Summer 2023


Capstone Project

Degree Name



Laura Halldin

Content Expert

Andreas Schramm


Research shows that metaphoric competence is necessary for communicative competence and this paper suggests Cognitive Metaphor Theory (CMT) may be useful in teaching metaphoric competence at all levels of English. Even though causality is difficult to establish, research underscores the link between metaphoric competence and overall language proficiency. This, and the pervasiveness of metaphor in everyday and specialized English, strongly suggests a pedagogical shift towards recognizing and engaging deeply with metaphoric language. This means making room for metaphoric competence training in the ESL and legal English classroom. The project models the analyses of two diverse texts: an intermediate-level newspaper article from the Voice of America, and the U.S. Supreme Court Dobbs decision. The analyses illuminate and organize the use of figurative language grounded in metaphor, thereby emphasizing the importance of metaphoric competence for both ESL and legal English students. The first goal of the project is to demonstrate how intermediate ESL students can learn to identify and analyze everyday English for metaphor, through an analysis of a Voice of America news article. The project also uses an adapted version of Smith’s (2007) metaphor levels in legal text framework and applies it to excerpts from the majority opinion in the U.S. Supreme Court Dobbs decision. The second goal of the project is to demonstrate the use of this framework for identifying metaphorically grounded language in legal text. Both of the analyses use authentic sources and require critical thinking as well as develop cultural knowledge. The project advances a holistic language learning approach, emphasizing the importance of metaphoric competence in everyday and specialized English language.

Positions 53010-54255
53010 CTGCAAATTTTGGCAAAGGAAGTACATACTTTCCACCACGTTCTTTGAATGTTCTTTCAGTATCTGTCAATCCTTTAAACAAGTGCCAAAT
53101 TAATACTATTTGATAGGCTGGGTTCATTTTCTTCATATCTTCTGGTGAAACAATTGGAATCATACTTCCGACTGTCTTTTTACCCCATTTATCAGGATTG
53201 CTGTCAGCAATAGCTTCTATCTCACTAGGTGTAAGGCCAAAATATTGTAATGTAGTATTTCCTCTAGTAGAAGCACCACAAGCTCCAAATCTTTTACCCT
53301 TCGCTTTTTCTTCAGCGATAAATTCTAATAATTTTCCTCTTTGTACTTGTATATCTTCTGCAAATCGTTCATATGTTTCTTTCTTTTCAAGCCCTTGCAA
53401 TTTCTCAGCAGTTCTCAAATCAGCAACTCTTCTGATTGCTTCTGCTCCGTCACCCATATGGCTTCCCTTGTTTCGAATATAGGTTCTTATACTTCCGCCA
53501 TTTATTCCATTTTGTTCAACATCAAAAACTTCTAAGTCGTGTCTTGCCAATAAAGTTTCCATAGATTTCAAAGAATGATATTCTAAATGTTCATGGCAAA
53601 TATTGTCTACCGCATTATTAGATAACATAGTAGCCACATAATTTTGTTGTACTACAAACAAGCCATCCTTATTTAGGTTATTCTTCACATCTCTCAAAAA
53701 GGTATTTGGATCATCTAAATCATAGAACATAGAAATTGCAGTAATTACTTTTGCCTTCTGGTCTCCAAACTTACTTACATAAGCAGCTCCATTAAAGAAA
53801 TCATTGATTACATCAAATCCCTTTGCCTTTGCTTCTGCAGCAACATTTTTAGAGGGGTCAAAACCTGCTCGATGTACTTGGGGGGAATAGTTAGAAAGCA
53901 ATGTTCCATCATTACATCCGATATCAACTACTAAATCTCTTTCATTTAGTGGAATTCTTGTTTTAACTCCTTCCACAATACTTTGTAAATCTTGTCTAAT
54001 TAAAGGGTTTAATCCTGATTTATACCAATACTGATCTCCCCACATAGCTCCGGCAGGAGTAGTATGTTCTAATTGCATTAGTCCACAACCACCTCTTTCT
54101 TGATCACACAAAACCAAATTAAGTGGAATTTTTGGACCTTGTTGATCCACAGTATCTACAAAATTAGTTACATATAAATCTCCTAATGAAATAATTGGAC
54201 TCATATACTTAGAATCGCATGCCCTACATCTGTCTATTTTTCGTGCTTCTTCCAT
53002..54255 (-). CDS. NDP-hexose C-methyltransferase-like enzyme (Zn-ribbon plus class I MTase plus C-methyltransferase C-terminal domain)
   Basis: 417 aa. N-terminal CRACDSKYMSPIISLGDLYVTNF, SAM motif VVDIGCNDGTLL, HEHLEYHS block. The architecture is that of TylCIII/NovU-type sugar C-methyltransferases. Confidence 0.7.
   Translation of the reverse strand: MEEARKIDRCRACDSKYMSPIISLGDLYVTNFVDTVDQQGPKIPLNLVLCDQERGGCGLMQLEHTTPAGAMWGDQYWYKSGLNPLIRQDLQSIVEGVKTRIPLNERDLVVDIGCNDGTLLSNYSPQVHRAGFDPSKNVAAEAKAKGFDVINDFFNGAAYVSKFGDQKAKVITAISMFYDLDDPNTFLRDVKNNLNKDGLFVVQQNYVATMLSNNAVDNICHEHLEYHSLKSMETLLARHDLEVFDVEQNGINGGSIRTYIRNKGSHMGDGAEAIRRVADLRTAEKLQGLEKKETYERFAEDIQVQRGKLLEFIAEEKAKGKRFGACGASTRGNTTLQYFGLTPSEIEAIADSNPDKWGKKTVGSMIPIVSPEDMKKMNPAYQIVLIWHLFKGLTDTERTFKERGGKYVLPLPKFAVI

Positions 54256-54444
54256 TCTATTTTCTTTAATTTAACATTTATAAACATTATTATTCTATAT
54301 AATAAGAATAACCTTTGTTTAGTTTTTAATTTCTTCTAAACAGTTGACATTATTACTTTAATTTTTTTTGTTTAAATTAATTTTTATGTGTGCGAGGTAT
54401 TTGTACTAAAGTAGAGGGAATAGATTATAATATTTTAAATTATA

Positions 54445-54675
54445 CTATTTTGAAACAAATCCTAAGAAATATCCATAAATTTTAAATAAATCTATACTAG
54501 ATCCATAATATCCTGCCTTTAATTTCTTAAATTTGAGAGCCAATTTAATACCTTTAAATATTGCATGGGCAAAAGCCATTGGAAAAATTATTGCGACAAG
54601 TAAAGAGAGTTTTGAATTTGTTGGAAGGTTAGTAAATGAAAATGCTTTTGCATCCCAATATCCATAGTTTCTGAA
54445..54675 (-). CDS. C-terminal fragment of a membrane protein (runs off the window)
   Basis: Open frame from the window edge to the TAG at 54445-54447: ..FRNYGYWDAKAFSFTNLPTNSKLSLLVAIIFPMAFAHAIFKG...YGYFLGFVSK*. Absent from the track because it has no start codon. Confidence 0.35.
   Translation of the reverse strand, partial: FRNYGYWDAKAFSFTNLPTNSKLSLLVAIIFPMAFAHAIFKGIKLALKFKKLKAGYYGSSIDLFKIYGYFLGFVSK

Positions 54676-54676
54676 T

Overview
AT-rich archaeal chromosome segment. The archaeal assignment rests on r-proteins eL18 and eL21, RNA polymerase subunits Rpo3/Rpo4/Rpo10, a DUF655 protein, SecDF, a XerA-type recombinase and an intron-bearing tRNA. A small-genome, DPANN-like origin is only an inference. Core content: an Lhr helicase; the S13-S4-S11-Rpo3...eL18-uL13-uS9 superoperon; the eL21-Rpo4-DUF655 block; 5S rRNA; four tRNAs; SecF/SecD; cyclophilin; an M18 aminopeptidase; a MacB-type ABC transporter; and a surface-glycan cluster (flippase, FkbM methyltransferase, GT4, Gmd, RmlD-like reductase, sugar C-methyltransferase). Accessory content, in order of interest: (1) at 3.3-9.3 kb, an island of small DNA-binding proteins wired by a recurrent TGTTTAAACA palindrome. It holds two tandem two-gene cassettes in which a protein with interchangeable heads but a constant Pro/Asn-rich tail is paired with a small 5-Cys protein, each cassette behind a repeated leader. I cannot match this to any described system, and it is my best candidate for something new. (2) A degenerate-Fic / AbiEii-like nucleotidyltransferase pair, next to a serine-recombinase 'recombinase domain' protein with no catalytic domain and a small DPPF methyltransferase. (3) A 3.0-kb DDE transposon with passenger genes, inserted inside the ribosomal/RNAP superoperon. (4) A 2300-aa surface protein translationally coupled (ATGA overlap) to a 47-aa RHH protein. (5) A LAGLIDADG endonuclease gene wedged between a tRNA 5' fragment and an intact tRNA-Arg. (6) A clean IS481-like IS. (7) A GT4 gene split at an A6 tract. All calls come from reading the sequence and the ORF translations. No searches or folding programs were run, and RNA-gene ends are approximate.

Project Type

Discourse Analysis Project


Adult Education, ESL/ ELLs, International Teaching, Teachers/ Teaching








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